All students are welcome to participate in the contest — however, only those tests given according to the guidelines [10] and certified by a VI teacher will be eligible to compete in the Braille Challenge finals. Teachers must administer the contest exactly as specified in the guidelines, paying strict attention to the time allowed for each, and the equipment to be used. Teachers then collect all completed contests in an envelope and mail them to Braille Institute for scoring. Every student who completes a Preliminary Round Contest is acknowledged with a certificate and a prize.

Contest categories and sample questions

The Braille Challenge includes four categories, each lasting fifty minutes, that measure Braille reading speed and accuracy, proofreading, chart and graph reading, and reading comprehension. Competitors are divided into five age groups. Students with the top twelve scores nationally in each of the five age groups advance to the Final Round in June, held at the Braille Institute in Los Angeles.[3][11] Following the final 2009 competition, an awards ceremony will be held at the Universal Hilton Hotel. The first through third place winners in each age group receive a savings bond, ranging in value from $500 for the youngest group, to $5,000 for the oldest. In addition to these prizes, Freedom Scientific has donated the latest adaptive equipment for the winners—a pocket PC with a braille display called a PacMate.[1][12]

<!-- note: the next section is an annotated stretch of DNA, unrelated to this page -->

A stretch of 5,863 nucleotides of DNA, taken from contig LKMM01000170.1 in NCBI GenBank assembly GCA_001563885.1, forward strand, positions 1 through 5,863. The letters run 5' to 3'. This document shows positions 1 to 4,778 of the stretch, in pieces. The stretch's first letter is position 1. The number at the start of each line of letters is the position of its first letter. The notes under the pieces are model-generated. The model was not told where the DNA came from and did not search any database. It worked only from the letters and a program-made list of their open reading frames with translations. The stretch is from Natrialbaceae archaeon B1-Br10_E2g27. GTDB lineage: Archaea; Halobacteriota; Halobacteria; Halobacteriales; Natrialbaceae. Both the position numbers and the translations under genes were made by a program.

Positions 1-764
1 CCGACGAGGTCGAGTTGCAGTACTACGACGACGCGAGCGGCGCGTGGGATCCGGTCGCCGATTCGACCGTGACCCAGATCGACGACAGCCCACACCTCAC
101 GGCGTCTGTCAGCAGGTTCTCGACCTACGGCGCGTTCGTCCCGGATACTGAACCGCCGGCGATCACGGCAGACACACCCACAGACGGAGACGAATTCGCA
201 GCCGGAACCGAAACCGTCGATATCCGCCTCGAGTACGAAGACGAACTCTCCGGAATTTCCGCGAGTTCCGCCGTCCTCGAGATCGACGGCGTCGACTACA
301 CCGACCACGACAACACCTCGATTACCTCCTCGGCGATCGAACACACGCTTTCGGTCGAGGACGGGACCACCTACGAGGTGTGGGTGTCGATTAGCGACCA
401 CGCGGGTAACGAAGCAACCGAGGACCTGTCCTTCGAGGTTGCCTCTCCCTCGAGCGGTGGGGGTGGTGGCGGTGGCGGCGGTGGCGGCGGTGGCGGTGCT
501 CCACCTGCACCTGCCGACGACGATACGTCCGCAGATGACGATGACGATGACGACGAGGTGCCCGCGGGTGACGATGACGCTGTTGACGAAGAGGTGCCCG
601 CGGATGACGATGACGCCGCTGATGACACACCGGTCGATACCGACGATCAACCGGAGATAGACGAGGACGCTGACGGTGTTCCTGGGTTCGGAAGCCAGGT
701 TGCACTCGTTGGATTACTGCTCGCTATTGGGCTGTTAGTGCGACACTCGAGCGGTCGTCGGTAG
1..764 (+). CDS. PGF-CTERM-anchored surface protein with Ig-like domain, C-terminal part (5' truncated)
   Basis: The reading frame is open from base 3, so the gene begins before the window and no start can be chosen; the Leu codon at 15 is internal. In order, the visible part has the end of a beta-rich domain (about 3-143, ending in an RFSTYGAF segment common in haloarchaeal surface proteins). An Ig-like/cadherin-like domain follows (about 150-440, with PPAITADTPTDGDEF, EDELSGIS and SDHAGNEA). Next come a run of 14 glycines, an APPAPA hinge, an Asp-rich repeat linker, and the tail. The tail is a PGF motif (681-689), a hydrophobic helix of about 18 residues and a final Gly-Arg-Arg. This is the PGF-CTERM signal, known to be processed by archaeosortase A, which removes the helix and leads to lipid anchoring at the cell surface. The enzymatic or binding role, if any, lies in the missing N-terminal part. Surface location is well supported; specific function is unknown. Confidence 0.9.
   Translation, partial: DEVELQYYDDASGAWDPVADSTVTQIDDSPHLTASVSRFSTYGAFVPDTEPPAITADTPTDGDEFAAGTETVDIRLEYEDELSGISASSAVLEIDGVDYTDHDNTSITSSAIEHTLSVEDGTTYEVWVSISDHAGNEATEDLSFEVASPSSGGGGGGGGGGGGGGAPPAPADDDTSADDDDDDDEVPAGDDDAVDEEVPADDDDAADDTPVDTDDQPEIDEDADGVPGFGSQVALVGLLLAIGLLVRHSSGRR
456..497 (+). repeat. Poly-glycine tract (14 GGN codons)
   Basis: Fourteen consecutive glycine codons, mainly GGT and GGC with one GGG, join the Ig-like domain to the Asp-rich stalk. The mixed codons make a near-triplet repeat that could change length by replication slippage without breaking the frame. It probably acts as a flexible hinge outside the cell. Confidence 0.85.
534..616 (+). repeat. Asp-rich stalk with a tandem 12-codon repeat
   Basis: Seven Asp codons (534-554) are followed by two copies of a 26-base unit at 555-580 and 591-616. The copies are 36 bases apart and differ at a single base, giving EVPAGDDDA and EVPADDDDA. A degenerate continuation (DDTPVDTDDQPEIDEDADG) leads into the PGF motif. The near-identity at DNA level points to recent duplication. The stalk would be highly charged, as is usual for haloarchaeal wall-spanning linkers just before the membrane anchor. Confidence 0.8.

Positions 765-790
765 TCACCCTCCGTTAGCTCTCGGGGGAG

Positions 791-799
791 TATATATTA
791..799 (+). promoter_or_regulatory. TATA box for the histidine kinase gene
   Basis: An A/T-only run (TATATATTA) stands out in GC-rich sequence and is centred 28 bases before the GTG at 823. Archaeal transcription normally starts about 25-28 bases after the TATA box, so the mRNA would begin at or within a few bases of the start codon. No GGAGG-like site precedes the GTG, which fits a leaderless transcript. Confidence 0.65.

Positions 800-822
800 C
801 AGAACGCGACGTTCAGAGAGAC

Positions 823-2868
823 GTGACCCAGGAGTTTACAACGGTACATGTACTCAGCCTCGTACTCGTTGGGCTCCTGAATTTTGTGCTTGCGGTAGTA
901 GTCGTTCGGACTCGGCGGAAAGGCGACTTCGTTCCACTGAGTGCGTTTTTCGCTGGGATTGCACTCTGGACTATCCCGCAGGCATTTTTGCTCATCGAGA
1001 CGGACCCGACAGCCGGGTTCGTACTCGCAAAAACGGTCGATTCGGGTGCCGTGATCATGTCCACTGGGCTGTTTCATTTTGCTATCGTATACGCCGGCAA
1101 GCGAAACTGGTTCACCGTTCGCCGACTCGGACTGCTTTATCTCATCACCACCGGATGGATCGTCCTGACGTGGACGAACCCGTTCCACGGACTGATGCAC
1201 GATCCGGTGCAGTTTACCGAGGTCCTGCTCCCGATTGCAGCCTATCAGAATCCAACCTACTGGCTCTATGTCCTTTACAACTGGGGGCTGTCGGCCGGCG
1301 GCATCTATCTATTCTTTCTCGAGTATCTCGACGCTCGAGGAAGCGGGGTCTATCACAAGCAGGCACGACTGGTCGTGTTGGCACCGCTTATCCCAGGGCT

Braille Speed and Accuracy

In this event, contestants listen to a tape-recorded story and must transcribe it into braille. Contestants are ranked from lowest to highest, based on the number of correct words (including punctuation) they transcribe from the page. A point is subtracted for each word that contains one or more mistakes, including missing or extra words. Students can download sample contest questions for each level formatted as MP3 files from the Braille Challenge website.[13] [14]